MYRTLE, a genus of plants which are classed as a suborder of the Myrtaceae. … Most species bear black berries with a pleasant, spicy odor. They are used in the preparation of medicine for dysentery, rheumatism, diarrhoea, and internal ulcers. …
Reading further into the wax entry, we learn that wax may be vegetable, animal, or mineral in origin, and that
synthetic waxes have been obtained in the synthesis of liquid fuels by the Fischer-Tropsch synthesis, in which hydrogen and carbon monoxide are reacted over a catalyst. …
This caught my eye because soy wax is a product of hydrogenation, produced by hydrogenating the oil that is squished out of the soybean, and this hydrogenation requires a catalyst, which I understand to be a substance that enables other substances to combine to become a new substance. For soybean oil and hydrogen the most common catalyst I have read of is copper.

For those who enjoy semantics, this makes soy wax interesting. If it must go through a process such as hydrogenation, can it truly be called, as it is, a natural wax? Warth includes it as such, stating: “ … wax from the winterizing of soybean oil … amounts to about 0.002 per cent of the original oil.” So a minute amount of wax does seem to occur naturally in the soybean. But this is not the current-day product we call soy wax.

I have read that soy wax was invented in the 1990s. But apparently folks were experimenting with soybean oil and hydrogenation well before then. Warth refers to a paper written in 1934:
In the high-pressure hydrogenation of soybean oil Shinosaki and Kubo125 found that at 350° an almost entirely wax-like substance was formed. … The catalyst used in the hydrogenation was copper carbonate on infusorial earth … ”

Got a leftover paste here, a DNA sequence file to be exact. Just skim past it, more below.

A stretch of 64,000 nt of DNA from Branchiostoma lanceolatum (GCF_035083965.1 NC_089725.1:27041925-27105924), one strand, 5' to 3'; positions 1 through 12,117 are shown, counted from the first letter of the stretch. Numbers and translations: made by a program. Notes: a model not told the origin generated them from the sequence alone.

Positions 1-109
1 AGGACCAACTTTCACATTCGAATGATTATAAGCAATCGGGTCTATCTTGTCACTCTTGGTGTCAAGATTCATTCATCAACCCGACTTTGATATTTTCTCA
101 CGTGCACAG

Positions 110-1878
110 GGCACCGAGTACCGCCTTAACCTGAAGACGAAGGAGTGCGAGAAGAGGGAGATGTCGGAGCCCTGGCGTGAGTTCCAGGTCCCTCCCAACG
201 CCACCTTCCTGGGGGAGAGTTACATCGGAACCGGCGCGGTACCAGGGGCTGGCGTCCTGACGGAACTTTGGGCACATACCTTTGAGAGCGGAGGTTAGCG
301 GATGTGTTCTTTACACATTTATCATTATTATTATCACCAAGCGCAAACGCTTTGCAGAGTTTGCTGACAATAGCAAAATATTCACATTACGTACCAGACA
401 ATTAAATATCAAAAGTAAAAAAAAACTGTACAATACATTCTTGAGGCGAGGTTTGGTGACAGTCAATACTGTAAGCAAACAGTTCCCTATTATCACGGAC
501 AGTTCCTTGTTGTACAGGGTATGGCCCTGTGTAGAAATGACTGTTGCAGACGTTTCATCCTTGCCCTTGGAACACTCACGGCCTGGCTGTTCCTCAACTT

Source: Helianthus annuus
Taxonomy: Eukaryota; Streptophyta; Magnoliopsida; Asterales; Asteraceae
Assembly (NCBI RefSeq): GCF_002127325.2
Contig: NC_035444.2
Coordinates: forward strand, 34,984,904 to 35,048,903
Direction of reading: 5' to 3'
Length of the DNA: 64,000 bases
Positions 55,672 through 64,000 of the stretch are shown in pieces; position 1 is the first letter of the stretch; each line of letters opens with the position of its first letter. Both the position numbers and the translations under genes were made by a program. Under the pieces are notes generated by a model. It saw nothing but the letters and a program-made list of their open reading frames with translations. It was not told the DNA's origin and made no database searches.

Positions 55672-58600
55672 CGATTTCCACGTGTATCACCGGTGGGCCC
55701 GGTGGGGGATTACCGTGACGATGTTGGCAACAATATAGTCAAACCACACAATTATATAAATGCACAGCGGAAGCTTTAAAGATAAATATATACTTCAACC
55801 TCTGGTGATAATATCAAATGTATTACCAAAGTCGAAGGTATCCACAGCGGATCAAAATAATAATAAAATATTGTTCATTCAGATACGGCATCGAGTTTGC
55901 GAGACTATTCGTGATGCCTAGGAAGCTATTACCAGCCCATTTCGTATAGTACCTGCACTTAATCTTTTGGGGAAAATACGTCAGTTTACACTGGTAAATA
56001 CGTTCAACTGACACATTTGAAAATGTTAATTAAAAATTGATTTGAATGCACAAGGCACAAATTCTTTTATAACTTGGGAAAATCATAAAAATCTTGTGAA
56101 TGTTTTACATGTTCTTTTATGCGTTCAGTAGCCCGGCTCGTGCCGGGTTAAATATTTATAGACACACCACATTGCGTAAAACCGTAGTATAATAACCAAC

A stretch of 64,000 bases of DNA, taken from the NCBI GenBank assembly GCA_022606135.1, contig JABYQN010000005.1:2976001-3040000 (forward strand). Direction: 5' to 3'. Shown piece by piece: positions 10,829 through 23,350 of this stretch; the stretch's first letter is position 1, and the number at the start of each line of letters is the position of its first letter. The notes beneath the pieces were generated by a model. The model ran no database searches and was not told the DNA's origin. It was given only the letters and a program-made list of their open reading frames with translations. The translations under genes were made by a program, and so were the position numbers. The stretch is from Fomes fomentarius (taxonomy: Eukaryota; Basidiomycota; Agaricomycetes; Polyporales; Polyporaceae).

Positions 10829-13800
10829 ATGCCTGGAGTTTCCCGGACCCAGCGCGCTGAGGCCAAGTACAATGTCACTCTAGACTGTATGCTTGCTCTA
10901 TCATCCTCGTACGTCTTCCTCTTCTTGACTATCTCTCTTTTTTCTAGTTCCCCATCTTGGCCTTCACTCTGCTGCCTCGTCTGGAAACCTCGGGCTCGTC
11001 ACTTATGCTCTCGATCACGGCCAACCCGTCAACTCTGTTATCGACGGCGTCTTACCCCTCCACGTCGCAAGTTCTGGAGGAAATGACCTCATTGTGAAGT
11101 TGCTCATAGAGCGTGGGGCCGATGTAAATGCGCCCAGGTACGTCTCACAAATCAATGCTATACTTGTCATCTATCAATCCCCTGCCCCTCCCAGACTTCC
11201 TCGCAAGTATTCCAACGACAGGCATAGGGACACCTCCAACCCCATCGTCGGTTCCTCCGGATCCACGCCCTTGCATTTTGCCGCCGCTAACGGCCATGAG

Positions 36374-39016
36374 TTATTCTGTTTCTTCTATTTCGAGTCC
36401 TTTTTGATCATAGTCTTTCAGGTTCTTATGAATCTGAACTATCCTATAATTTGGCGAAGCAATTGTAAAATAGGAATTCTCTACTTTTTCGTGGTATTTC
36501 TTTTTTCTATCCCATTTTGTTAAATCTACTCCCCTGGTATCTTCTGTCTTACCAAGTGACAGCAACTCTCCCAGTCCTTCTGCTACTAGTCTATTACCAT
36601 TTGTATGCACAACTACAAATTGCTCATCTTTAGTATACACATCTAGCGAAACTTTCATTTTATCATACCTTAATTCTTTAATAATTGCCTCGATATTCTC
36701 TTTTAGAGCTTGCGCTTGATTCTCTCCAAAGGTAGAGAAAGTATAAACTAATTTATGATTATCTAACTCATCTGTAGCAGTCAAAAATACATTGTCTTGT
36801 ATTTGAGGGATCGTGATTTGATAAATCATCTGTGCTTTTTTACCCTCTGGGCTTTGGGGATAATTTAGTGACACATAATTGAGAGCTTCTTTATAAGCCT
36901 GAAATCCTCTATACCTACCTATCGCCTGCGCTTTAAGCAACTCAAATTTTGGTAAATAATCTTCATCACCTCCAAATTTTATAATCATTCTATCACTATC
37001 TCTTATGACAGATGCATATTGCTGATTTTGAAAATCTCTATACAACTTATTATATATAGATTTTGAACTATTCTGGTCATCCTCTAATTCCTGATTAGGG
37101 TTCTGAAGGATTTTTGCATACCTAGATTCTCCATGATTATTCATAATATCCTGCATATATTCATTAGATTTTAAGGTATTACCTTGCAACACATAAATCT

Soy wax is now fairly ubiquitous in the candle market; it is plentiful and inexpensive. The soybean crop in the U.S. is larger than all others but corn, and a July 2017 article on leads with “The world’s soybean crop has grown by leaps and bounds since 1990, growing 231%.” A quick search online shows that to the candlemaker many different soy wax formulations are available. (And I have read that the formulas are highly secret!) One formula will work better in containers, another for molded pillars, and another will prove superior for holding your additives, your color, your scent.

By contrast, bayberry wax can be hard to find, is expensive, and it is what it is. It comes with its own essence.

In “Old New England,” Alice Morse Earle writes:

Miss Morse in 1873.
Bayberry wax was a standard farm production wherever bayberries grew, and was advertised in New England papers until this century. I entered within a year a single-storied house a few miles from Plymouth Rock, where an aged descendant of the Pilgrims earns her scanty spending-money by making “bayberry taller,” and bought a cake and candles of the wax, made in precisely the method of her ancestors; and I too can add my evidence as to the pure, spicy perfume of this New England incense.

Maybe someday I will come across some bayberry bushes in a garden, in the wild, in an abandoned farm field. If I do, I hope it is autumn, when the berries are ripe and covered in tallow. I will pick the berries, boil them in water, get me some wax, make me a candle or two.


For the record, the bayberry votive burned for 12 hours leaving an amazingly clean cup behind. The beeswax votive burned a few hours more, leaving some wax behind. In my experience, sometimes a beeswax votive leaves nothing behind, sometimes something.

Monday, December 25, 2017

a holiday newsletter

The roads in and out are few. If you take the one eastward, you skirt the county seat, a town of 2,000, give or take. On the hem of this skirt you see a hardware store, a manufacturing plant, a creek, railroad tracks, a fast food joint, three gas stations, a car wash, a dollar store, an empty building with a buckling concrete parking lot, a couple of motels and a restaurant or two, a lumber yard, a large discount store, the county hospital, more railroad tracks, a large open-air vegetable and fruit stand open only during the appropriate months, and a few other things, this and that. Over the last few months the empty building—it may once have been a grocery store—was torn down, rebuilt. Now there are two dollar stores.

One day on the island—the island that is not really an island but rather a large hump of sand protruding into the river—I heard a chain saw revving up, winding down. Revving up, winding down. It was coming from across the river. I listened for a while. It was the only sound other than the whisper of the river and the peep of the chickadees. It troubles me that there are noises I sometimes want to quiet but can’t. That I let these noises bother me. But, do I have a choice?